• Healthy Living: The Benefits of Rest

    Last week Sean Lewis introduced 4 simple ways for a healthier life, one of them being “rest”. Read further to find out how a lack of rest can be one of the major causes of cravings and learn about the benefits of rest!

    Last week I introduced the concept that modern life is pushing us away from being active participants in our health. Did you know that lack of rest can be one of the major causes of cravings? Read on and find out why and what you can do about it.

    Research and practice is for a better part in agreement that there are 4 pillars that determine the Heath of an individual.

    1. Rest
    2. Recreation
    3. Regimented nutrition
    4. Relationships

    Acknowledging and participating in these 4 pillars will significantly reduce your probability of acquiring lifestyle related disease and premature aging.

    Rest may be one of the most undervalued practices in our modern world. Our time is constantly being strained to the limit and “me time” seemingly nonexistent. Sleep to many of us is seen as an option. There is no apparent easy answer to how to deal with lack of time and rest. I think this subject requires us to look deeper into how we use our time and how we view rest. My intention is to at least provide you with information that my nudge you toward prioritizing rest and seeing it as an invaluable contributor to your optimal health.

    The Benefits Of Rest

    Let’s look at how sleep is beneficial to your brain function. While you sleep your brain organizes your previous days experiences. We hear expressions, “sleep on it and you’ll see things more clearly in the morning.” In fact we know this to be true. Many writers and creative professionals keep a journal close to their bed to note down ideas that come to them shortly after awakening. Without a good night sleep, you can spend your day confused, irritable, lack problem solving skills, and experience forgetfulness! Considering that we live in a knowledge based economy, I’d say teaching our workforce how to use down time just may improve innovation.

    If the effects on your brain function aren’t enough to raise the alarm for concern, sleep also plays an important role in your physical health. A good night of restful sleep is involved in healing and repair of your heart and blood vessels. Sleep deficiency is linked to an increased risk of heart disease, diabetes, obesity, and elevated blood pressure.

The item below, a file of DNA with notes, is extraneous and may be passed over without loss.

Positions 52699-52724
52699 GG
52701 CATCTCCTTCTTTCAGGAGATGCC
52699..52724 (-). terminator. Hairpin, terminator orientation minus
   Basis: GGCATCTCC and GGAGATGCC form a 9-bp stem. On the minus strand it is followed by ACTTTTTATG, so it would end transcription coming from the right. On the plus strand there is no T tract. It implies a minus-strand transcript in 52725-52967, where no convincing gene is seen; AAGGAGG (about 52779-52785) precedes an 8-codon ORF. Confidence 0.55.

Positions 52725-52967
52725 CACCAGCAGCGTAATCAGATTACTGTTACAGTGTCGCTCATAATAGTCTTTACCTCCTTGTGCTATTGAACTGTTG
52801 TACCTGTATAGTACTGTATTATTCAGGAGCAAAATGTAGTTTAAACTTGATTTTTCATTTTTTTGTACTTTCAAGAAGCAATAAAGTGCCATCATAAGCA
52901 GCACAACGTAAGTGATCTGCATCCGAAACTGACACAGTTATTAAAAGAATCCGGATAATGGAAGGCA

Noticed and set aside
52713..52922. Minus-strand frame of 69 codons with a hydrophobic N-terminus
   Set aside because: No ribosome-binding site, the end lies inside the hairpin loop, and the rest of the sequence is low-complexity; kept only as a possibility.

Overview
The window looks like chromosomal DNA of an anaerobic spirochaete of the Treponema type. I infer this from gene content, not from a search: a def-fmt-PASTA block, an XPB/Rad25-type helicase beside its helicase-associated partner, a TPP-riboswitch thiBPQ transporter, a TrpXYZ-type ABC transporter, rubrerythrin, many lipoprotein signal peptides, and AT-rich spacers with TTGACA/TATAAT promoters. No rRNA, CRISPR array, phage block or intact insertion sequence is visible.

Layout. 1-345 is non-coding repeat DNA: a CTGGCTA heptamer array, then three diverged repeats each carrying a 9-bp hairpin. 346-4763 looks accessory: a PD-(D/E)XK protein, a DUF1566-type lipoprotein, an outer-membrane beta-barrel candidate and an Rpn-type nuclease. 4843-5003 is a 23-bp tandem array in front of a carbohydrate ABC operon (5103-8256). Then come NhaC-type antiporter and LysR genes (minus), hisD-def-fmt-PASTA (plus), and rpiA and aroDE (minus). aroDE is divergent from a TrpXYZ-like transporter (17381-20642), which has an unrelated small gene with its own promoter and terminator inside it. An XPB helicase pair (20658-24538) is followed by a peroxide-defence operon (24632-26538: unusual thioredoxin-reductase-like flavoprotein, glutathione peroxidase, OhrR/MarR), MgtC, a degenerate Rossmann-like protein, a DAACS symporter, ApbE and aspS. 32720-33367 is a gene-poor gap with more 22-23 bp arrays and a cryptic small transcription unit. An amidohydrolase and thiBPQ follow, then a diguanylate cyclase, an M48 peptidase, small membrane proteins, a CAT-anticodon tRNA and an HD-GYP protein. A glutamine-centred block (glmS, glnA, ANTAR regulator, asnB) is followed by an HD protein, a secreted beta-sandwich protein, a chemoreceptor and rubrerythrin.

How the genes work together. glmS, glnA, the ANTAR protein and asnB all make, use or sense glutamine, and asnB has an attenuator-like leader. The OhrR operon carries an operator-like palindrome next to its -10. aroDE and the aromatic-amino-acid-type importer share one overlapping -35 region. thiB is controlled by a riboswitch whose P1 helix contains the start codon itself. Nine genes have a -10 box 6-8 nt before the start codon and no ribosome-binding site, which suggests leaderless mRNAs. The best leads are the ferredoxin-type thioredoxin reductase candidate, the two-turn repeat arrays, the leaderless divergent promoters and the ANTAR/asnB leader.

Studies have shown that when people are sleep deprived, they experience more frequent bouts of feeling hungry. There are actually increases in the hormones that cause cravings for sugars.

    If I still haven’t raised your attention, let’s talk about sleep and muscle building. As I mentioned above, sleep is a time for repairing your body. There’s an expression in the strength training industry that says, “the best training session is the one you recover from.” If you’re not repairing you’re not building, it’s as simple as that. So sleep and get those positive hormones flowing that help build muscle!

    Now the question remains, what to do about sleep deprivation. First off, I think if people would see sleep as something they look forward to, rather than an interference with the “me time”, they would get to bed earlier. Your waking hours would also be more productive and likely buy you more time in your day. Improving bed time rituals has demonstrated to be highly effective with helping people relax and fall asleep quicker. Bed time rituals send clear messages to your brain that it’s time to go to sleep. Some proven rituals are, keeping the house quiet after a designated time, not watching tv or surfing the web right before bed; all help with fallIng asleep faster. Warm bathes or showers before bed and wearing comfortable pajamas (my personal favorite) set the tone for the calm at the end of the day. Keep the bed room cool and dark as possible also helps the body to rest better.

    We are experiencing persistent incidences of lifestyle related disease in our western culture. It wouldn’t be hard to defend the hypotheses that chronic levels of fatigue in our population may be playing a significant role in decreasing life expectancy and contributing to the ongoing problem of obesity. We can see that rest is a major pillar in supporting our health. With plenty of rest and a goodnight sleep, we begin the day having already checked off one of our essential elements to building a healthy happy body.

    Sean Lewis.

Leave a reply

Cancel reply